from American Girl
The Locked Drawer Mystery
by Ellis Parker Butler
That afternoon Dick Prince and Art Dane could not come to the meeting of our Detective Club because they had to attend a meeting of the sports committee at the high school. They said they might come later. There was nothing for us to detect that week so we settled down on Dot Carver's porch to read a few chapters of a mystery story.
"You read a chapter first, Madge," Betty Bliss said, handing me the book, and I had just opened it when I saw a girl stop at the front gate. She hesitated, looked at us uncertainly, then opened the gate and came up the walk. She was no one we knew. She was a plain-looking girl, quite simply dressed and old enough to be through high school, but what we all noticed first was the unhappy and worried look on her face.
"Please excuse me," she said, looking up at us from the bottom of the porch steps, "but is this Mrs. Carver's house? I went to Mrs. Bliss's house and she told me to come here. I'm looking for some girls who have a detective club."
Betty Bliss was out of her chair and at the head of the steps in an instant.
"This is the Detective Club," she said in the businesslike way she always speaks when she is being Superintendent Bliss of our Detective Club.
"The Club is in session this afternoon. Is there anything we can do for you?"
The girl seemed surprised.
"Why --" she said, "I thought you would be older than you are. The Detective Club I mean is the one that, I have been told, has been solving several mysteries --"
"We are the Club," said Betty Bliss. "I don't know of any other in town. This is Inspector Carver and this is Inspector Turner, and I am Superintendent Bliss. If we can be of any help to you we will be glad to serve you."
"I'm afraid I can't pay anything," the girl said as if she hated to have to say it. "You see, I haven't any money -- not much, anyway --"
"That," said Betty Bliss, "does not make the slightest difference in the world to us. We almost never detect for money. May I suggest that you come up and tell us what we can do for you?"
Betty said that in her grandest way, but she smiled as soon as she had said it and Betty has a nice friendly smile. The girl did not smile, but she came up the steps and took one of the chairs.
"I don't know whether you can do anything for me," she said, "but I am in trouble -- just awful trouble -- and I didn't know who else to go to. I've been -- well -- I've been accused of being a thief, and I don't know how to prove I'm not. It --"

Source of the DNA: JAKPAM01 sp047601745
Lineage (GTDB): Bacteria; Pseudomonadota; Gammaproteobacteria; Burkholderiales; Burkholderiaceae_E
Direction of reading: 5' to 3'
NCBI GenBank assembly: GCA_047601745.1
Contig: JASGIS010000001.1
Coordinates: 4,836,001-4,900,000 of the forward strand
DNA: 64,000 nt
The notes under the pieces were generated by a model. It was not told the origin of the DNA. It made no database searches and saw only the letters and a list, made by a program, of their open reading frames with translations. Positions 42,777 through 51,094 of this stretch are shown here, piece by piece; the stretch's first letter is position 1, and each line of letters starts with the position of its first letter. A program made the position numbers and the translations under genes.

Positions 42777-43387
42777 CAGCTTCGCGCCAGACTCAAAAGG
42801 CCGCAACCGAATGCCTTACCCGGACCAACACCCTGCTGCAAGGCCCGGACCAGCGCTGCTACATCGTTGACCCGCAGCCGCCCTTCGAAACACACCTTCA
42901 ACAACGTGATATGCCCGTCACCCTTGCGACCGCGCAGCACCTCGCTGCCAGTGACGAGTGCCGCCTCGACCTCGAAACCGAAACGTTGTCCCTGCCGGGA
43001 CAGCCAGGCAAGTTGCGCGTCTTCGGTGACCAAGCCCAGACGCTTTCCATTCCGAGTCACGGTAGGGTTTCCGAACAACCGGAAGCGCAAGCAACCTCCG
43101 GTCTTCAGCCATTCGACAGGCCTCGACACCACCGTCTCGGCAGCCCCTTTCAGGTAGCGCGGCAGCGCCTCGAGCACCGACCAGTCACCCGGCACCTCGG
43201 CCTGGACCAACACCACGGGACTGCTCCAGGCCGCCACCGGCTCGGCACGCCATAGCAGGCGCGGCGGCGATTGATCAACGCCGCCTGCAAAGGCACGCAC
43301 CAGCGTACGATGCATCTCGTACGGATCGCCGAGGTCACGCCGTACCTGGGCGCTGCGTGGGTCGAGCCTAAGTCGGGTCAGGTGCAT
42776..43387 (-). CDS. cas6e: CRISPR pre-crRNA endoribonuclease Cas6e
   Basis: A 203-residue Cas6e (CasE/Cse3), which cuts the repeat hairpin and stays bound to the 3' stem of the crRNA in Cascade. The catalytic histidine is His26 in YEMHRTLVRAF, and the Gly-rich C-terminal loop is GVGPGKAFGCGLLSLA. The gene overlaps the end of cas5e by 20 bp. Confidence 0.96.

She stopped and hid her face in her hands. I thought she was going to cry, but she managed not to. After a minute or so she got control of herself and only wiped her eyes.
"It's a dreadful thing to be called a thief," she said, "and for me it is worse than for almost anyone because it means that, for me, everything is ended, and just when I am getting started."
"Tell us about it," I began, but Betty Bliss stopped me.
"If you please, Inspector Madge, I will question our client," Betty said. And to the girl, "Kindly give us all the facts you can -- name, age, circumstances of the crime, with all the details."
"My name is Mary Sloane," the girl said, twisting her hands. "I'm sixteen now, and I'm an orphan. When I was two years old they took me into Saint Elizabeth's Orphan Asylum, and a week ago I got through there -- we have to leave when we are sixteen years old. They get work for us, or put us in someone's home. Mrs. Joseph Branch took me."
"I know of Mrs. Branch," Betty said. "She is an important club woman. She is managing the Willing Hand Rummage Shop for the Town Aid Society now, isn't she?"
"Yes," said Mary Sloane, "and she was so good to me at first, and so kind. She gave me a nice room upstairs in her house, not really an attic. I thought I would be so happy there -- I don't mind doing housework, or washing dishes, or such things. But she has three servants already and she said I was to be her secretary if I could do the work."
"I should think she would need a secretary, being in so many clubs and all," Dot Carver put in, but Betty said, "Inspector! Please!" and Dot shut up.
"Of course, I was pleased," Mary Sloane went on. "I thought it would be fine, and so it was until this happened. Mrs. Branch is spending most of her time at the Rummage Shop just now and she took me down there to help her. Every afternoon. Some evenings. They are sending out hundreds of appeals for money, or old clothes, or anything the Rummage Shop can use, and I addressed envelopes. I write a good hand. Well --"
"Please continue, Miss Sloane," Betty said.
"Mrs. Branch handles all the money," the girl said. "She is president and treasurer."
"And she accused you of stealing the money!" I exclaimed. Betty Bliss frowned at me.
"No, not that," Miss Sloane said, "not exactly. Not much money, anyway. If you'll let me tell you?"
She looked at Betty Bliss and Betty nodded.
"That is just what we want," she said, "and the inspectors will please not interrupt. Go on, Miss Sloane."
"It was postage stamps mostly," Mary Sloane said. "You see, there were about a thousand envelopes ready to mail the first day I went there -- they use two cent stamps -- and Mrs. Branch gave me forty dollars and told me to go to the post office and get two thousand stamps, and I did. There were one hundred in a sheet -- that made twenty sheets of stamps. She took the money out of the drawer."
"One moment, please, said Betty. What drawer?"